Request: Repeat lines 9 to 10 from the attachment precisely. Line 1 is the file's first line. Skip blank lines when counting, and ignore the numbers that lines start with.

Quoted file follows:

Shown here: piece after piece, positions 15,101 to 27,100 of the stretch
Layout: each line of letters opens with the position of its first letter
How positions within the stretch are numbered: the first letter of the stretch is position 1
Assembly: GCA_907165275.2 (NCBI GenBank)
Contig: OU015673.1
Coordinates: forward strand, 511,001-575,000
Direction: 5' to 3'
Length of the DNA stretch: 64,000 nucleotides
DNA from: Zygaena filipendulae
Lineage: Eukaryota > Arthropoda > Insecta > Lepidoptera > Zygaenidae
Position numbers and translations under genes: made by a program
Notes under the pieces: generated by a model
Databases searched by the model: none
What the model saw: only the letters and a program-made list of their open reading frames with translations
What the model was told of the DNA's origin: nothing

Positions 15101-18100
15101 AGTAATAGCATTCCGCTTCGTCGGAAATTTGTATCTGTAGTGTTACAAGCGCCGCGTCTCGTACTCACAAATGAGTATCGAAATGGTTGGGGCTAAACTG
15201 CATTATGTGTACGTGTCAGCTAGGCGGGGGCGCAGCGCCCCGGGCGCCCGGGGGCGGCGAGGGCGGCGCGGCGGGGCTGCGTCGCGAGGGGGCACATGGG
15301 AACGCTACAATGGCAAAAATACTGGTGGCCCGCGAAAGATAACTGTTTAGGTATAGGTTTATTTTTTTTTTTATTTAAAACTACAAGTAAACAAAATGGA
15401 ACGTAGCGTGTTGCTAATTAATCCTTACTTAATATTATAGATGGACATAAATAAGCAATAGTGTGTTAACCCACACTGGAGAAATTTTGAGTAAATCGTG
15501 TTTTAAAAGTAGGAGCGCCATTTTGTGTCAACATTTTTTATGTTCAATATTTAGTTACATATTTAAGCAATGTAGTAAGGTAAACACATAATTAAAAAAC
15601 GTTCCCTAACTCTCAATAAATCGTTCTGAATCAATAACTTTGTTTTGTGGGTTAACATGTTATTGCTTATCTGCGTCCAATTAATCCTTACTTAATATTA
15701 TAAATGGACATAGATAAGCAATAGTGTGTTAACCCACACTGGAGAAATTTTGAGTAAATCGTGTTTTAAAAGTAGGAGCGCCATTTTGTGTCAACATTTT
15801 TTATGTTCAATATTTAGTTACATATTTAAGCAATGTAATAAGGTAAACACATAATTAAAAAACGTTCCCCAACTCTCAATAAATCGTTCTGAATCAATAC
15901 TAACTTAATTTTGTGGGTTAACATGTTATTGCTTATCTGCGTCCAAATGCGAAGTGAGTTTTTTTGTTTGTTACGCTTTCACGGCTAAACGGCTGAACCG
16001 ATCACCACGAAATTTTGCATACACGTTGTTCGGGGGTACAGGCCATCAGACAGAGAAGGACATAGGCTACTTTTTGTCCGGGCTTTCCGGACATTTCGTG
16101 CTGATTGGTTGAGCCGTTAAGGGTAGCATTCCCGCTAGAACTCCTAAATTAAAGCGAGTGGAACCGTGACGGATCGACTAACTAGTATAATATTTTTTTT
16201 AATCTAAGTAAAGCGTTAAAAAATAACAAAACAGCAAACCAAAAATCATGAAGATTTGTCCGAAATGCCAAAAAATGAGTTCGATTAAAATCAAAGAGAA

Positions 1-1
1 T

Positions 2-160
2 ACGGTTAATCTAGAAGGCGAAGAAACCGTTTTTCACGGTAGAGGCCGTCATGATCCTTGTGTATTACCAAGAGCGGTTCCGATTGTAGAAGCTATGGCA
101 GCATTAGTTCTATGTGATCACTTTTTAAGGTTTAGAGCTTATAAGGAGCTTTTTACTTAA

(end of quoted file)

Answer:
DNA from: Zygaena filipendulae
Lineage: Eukaryota > Arthropoda > Insecta > Lepidoptera > Zygaenidae